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Pregnant Women Should Avoid Taking Zantac After Cancer-Causing Chemicals Prompt Recall

GlaxoSmithKline is recalling Zantac as a precautionary measure after the FDA found levels of probable cancer-causing impurity in the drug. This is significant news for pregnant women since heartburn is one of the most common types of pain that pregnant women deal with.

Zantac is the latest drug in which cancer-causing impurities have been found. Regulators have been recalling some blood pressure and heart failure medicines since last year, according to CBC News. GlaxoSmithKline is recalling four prescription-only Zantac medicines: a syrup, an injection and tablets of 150 and 300 milligram (mg) dosages. Over-the-counter 75 mg dosage Zantac products are produced by a different company and are not affected by the recall.

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Over-the-counter ranitidine is approved to prevent and relieve heartburn associated with acid indigestion and sour stomach. The prescription versions are used to reduce stomach acid to prevent and treat conditions, such as heartburn, ulcers of the stomach and intestines, and gastroesophageal reflux disease or GERD, according to Health Canada. In pregnant women, the fetus can create upward pressure as it grows, pushing on the abdomen, causing major heartburn.

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And as the baby grows, the fetus can create upward pressure, pushing on the abdomen. “The food goes north rather than south,” said Dr. Joel E. Richter, the director of the division of gastroenterology and nutrition at the University of South Florida who has studied the effects of heartburn medications taken during pregnancy.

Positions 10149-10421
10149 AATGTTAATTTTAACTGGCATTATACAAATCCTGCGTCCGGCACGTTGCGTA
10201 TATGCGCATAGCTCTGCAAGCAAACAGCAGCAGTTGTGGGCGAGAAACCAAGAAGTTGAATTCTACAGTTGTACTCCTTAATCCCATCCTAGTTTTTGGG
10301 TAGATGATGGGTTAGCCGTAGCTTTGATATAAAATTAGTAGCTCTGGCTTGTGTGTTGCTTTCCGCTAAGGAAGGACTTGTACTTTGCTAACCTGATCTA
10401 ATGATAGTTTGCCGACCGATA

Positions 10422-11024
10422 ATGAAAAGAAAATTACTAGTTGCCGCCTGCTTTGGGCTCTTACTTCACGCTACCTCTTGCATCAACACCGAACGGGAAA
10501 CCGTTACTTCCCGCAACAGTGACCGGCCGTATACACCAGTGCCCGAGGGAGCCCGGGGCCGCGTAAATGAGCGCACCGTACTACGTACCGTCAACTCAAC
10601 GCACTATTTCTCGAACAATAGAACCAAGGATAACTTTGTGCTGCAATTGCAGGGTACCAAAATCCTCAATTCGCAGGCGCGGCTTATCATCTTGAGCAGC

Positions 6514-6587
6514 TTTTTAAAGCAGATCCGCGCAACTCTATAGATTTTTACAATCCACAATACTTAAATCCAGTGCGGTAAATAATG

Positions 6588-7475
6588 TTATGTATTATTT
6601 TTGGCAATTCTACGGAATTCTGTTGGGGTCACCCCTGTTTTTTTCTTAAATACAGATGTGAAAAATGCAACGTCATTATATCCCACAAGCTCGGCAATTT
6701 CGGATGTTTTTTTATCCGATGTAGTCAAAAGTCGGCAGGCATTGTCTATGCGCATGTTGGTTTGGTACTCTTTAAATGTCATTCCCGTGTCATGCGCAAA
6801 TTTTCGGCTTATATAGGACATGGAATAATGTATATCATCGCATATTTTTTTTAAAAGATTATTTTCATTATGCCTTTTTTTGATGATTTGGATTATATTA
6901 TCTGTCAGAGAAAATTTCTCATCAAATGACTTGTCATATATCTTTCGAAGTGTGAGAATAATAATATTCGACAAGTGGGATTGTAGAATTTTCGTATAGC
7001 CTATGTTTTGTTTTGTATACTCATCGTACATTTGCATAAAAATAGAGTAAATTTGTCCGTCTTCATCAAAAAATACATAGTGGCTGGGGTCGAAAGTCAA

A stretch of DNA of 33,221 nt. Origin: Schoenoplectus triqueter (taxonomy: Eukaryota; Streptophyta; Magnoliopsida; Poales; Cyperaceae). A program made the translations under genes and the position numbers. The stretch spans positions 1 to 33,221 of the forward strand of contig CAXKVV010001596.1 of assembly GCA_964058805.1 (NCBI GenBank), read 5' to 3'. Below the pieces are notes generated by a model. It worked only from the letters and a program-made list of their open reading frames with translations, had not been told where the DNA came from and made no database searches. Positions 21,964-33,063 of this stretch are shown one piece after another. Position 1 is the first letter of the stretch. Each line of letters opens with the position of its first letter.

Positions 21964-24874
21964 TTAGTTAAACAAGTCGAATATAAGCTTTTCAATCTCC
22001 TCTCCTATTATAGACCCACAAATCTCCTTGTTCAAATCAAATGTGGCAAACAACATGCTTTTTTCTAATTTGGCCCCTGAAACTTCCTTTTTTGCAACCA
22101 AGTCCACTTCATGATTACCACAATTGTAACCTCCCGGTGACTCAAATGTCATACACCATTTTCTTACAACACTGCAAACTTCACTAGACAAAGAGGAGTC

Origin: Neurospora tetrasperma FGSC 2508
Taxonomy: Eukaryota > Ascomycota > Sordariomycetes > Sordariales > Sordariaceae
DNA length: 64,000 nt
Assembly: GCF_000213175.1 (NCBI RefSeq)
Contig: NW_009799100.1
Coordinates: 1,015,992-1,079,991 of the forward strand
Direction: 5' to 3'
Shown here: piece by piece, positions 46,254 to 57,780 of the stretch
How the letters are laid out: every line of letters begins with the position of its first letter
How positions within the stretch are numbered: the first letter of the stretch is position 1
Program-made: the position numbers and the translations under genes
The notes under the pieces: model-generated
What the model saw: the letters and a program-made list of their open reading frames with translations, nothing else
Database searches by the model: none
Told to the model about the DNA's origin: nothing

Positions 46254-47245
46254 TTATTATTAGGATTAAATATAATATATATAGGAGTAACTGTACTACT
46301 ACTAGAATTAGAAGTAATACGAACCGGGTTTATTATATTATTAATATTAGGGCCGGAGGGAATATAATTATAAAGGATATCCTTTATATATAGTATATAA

Certain dietary changes such as avoiding spicy, acidic or fatty foods; limiting caffeine and eating smaller, more frequent meals can help. It’s also best to remain upright for a couple of hours after eating. If those changes do not make a difference, Dr. Richter said, the first line of defense during pregnancy is typically to use sucralfate (Carafate), a prescription ulcer medication that is sometimes used for treating reflux disease; or antacids that do not contain aspirin (such as Tums, Mylanta or Gaviscon).

If still these measures are not enough, doctors typically advise pregnant women to take histamine blockers like ranitidine to reduce the amount of acid in the stomach. With the recent recalls, pregnant women can opt for a different class of drugs called proton pump inhibitors, which inhibit the secretion of stomach acid, such as Prilosec (omeprazole).

NDMA is classified as a probable human carcinogen, which means long-term exposure could increase the risk of cancer, according to regulators. The U.S. regulator has asked ranitidine makers to conduct their own testing to assess levels of the impurity and to send samples of their products for testing by the agency. The impurity was believed to have been introduced by changes in the manufacturing process. Ranitidine works by blocking the action of acid-producing cells in the stomach.

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